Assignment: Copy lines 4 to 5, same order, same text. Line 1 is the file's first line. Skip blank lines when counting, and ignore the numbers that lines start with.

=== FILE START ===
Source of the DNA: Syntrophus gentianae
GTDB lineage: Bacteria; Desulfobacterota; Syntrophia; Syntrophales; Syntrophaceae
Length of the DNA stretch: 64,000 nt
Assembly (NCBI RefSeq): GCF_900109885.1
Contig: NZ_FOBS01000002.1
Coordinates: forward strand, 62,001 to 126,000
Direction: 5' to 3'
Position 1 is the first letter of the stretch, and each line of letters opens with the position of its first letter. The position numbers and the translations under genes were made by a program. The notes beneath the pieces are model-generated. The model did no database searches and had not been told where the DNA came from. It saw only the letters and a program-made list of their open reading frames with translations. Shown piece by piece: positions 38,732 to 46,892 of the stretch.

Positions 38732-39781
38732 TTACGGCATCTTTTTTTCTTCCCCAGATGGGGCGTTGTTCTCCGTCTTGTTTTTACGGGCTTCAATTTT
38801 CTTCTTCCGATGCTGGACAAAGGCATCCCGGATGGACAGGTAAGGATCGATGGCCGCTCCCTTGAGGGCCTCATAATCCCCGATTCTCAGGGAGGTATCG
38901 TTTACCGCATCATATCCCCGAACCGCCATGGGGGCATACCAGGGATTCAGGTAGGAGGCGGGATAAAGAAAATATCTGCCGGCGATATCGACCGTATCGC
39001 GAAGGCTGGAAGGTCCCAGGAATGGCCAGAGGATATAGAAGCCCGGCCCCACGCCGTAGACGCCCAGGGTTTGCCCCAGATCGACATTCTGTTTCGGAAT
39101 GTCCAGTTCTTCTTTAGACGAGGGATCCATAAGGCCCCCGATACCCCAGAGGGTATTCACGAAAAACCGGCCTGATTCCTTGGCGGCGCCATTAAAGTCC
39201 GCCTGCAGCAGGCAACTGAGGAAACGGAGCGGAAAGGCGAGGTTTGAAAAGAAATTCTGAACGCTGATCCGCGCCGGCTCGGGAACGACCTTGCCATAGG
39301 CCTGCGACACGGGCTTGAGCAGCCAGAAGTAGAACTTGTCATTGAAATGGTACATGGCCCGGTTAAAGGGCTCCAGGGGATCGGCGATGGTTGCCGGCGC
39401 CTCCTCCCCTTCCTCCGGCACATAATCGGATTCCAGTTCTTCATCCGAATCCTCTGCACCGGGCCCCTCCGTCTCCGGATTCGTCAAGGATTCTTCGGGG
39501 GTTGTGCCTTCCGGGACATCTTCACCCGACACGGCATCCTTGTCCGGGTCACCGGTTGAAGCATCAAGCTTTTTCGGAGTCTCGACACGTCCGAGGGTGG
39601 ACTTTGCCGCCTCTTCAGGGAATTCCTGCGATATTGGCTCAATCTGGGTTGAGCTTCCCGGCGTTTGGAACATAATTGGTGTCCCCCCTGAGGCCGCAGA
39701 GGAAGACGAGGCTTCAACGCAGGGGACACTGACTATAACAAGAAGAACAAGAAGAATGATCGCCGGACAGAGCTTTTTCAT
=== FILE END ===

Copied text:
Assembly (NCBI RefSeq): GCF_900109885.1
Contig: NZ_FOBS01000002.1